Open Access

Design and operation of a 1500-m laser strainmeter installed at an underground site in Kamioka, Japan

Earth, Planets and Space201769:77

https://doi.org/10.1186/s40623-017-0660-0

Received: 31 December 2016

Accepted: 23 May 2017

Published: 8 June 2017

Abstract

A laser strainmeter with a 1500-m baseline was constructed at an underground site in Kamioka, Gifu Prefecture, Japan, and has been operating since August 2016. The laser interferometer measures the change in distance between two retroreflectors housed in two vacuum chambers with a separation of 1500 m. The retroreflectors are fixed to the ground in the tunnel of the KAGRA gravitational wave telescope. A high-frequency-stabilized laser is used as a light source; it achieves an Allan variance of 3 × 10−13. Since operations began, ground motions with large amplitude and timescale variations have been detected. The recorded tidal waveform almost agrees with the theoretical waveform; however, a slight difference of ~13% in amplitude is found, likely due to a topographic effect. The strain spectrum of the observed data for the 1500-m strainmeter indicates that the lowest background noise attained is less than 10−12 in the mHz band. Seismic waves up to 6 × 10−7 in amplitude have been observed without saturation or fringe steps. The strainmeter, with its excellent resolution, dynamic range, and bandwidth performance, provides a new method for observing low-frequency ground motion on seismic, geodetic, and intermediate timescales.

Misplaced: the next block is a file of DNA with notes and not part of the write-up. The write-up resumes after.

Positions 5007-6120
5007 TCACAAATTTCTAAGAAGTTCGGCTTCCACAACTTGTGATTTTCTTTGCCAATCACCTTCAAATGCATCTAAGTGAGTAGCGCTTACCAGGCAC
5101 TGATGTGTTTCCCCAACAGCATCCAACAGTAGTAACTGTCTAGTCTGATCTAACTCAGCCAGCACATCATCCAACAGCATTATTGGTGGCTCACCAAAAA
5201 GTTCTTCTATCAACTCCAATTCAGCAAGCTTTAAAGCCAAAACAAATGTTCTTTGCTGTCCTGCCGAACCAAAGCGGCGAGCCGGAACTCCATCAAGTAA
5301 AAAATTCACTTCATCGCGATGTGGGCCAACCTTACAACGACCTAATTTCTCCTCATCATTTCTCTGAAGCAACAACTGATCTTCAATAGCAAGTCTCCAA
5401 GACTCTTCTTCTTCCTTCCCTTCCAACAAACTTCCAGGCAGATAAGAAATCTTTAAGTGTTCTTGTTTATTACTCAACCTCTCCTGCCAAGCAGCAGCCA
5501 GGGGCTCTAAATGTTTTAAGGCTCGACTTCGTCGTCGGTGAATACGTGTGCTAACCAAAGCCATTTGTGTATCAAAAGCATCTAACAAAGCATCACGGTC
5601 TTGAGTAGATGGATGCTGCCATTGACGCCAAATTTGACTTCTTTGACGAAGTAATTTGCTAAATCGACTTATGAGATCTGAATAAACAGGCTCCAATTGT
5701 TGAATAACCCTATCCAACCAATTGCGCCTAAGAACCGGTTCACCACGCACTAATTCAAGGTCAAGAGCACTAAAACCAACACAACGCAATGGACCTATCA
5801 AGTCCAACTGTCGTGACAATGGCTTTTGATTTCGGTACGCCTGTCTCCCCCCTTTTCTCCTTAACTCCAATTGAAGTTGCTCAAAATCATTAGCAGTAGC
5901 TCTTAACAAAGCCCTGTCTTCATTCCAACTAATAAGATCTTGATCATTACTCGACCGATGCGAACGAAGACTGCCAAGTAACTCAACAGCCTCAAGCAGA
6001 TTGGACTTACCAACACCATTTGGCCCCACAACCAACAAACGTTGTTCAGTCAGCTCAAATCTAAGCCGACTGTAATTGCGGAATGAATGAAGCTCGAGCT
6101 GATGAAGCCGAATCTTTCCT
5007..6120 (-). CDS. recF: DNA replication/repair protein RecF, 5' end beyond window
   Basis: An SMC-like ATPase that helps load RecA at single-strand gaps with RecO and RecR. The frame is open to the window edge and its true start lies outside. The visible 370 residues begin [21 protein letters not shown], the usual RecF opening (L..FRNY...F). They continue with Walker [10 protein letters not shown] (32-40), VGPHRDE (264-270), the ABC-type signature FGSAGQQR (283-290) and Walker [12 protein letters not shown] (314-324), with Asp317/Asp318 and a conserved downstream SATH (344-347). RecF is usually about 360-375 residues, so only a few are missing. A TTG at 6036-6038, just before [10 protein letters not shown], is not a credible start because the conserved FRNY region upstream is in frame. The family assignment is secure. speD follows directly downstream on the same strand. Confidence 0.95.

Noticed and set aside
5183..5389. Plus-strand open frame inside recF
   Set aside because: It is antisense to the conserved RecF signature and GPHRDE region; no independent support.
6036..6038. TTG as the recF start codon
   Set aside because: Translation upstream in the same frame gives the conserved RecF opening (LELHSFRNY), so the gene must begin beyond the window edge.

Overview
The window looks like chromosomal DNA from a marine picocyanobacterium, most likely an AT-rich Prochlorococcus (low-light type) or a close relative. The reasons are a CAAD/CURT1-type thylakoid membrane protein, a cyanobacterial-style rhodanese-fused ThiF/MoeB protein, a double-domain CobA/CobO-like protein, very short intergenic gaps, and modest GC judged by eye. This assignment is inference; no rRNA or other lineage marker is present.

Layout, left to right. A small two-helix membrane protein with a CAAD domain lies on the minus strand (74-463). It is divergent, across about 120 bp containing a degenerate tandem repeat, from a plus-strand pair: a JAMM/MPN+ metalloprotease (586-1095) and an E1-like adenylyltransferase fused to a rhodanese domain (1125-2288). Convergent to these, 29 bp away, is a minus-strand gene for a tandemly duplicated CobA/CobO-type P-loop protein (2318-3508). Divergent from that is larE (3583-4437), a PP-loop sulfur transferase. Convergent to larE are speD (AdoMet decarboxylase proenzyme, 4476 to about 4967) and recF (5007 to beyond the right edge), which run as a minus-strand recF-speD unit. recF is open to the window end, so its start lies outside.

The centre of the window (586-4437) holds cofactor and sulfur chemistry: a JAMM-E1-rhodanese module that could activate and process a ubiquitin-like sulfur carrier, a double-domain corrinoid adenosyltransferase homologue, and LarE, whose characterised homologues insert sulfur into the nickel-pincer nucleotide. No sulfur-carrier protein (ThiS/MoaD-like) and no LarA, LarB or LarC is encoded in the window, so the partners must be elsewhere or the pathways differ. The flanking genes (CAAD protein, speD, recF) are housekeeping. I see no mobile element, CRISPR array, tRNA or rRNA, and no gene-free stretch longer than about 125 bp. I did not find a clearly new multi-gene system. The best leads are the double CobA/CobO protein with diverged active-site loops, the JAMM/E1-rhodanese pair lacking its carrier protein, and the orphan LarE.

Keywords

Laser Interferometer Strainmeter Kamioka KAGRA Earth tide